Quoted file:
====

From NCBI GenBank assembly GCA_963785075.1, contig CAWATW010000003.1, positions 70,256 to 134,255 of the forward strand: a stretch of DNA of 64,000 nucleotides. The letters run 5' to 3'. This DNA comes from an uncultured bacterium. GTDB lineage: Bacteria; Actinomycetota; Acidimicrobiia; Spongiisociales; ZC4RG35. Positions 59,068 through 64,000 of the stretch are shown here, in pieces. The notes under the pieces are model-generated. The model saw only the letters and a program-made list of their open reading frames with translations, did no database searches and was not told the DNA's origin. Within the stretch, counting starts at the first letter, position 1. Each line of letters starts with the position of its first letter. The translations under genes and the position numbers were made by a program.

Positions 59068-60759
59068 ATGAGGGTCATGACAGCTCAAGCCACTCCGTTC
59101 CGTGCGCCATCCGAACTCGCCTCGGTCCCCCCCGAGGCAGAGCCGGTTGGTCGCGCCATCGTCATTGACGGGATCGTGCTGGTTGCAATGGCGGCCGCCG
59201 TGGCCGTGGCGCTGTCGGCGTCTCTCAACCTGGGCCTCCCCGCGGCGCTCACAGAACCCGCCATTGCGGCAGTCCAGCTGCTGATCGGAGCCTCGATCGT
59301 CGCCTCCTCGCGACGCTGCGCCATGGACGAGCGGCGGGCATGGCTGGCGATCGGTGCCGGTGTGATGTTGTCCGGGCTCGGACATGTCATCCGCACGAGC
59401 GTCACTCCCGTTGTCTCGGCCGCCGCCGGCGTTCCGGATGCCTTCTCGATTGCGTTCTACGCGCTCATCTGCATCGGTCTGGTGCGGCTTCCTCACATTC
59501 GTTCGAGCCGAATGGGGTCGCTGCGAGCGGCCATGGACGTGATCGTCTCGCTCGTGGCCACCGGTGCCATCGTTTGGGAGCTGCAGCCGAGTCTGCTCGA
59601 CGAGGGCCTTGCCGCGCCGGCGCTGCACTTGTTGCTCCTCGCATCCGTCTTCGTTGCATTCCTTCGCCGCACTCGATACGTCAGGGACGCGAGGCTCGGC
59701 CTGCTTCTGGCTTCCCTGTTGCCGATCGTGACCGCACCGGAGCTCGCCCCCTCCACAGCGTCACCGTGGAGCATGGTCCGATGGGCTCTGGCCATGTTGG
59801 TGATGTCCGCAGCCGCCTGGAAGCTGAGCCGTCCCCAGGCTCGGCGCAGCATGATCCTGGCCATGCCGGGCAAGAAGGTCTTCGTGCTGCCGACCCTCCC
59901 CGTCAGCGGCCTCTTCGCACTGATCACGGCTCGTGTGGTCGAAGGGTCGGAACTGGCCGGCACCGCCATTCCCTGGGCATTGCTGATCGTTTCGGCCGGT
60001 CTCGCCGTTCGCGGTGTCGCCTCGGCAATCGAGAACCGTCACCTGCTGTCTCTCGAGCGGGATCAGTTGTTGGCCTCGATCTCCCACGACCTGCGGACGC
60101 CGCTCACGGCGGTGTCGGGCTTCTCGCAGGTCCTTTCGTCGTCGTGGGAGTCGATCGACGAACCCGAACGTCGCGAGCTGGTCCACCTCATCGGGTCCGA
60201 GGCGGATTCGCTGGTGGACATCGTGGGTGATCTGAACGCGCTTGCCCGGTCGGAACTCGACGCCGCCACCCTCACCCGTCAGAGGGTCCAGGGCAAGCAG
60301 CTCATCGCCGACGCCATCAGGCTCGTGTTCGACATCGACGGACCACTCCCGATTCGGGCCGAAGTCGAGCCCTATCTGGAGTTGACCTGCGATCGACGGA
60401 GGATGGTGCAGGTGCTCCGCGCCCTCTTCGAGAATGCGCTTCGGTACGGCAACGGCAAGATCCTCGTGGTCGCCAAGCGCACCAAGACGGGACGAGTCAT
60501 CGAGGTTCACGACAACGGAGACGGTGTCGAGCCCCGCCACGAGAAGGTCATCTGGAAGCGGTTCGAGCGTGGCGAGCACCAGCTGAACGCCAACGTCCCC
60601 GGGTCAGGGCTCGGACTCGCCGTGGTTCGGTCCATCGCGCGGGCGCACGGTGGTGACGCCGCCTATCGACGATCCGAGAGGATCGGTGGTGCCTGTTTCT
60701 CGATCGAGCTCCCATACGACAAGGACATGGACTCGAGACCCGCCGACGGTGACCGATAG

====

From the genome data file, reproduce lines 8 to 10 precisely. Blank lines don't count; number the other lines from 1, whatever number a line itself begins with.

59501 GTTCGAGCCGAATGGGGTCGCTGCGAGCGGCCATGGACGTGATCGTCTCGCTCGTGGCCACCGGTGCCATCGTTTGGGAGCTGCAGCCGAGTCTGCTCGA
59601 CGAGGGCCTTGCCGCGCCGGCGCTGCACTTGTTGCTCCTCGCATCCGTCTTCGTTGCATTCCTTCGCCGCACTCGATACGTCAGGGACGCGAGGCTCGGC
59701 CTGCTTCTGGCTTCCCTGTTGCCGATCGTGACCGCACCGGAGCTCGCCCCCTCCACAGCGTCACCGTGGAGCATGGTCCGATGGGCTCTGGCCATGTTGG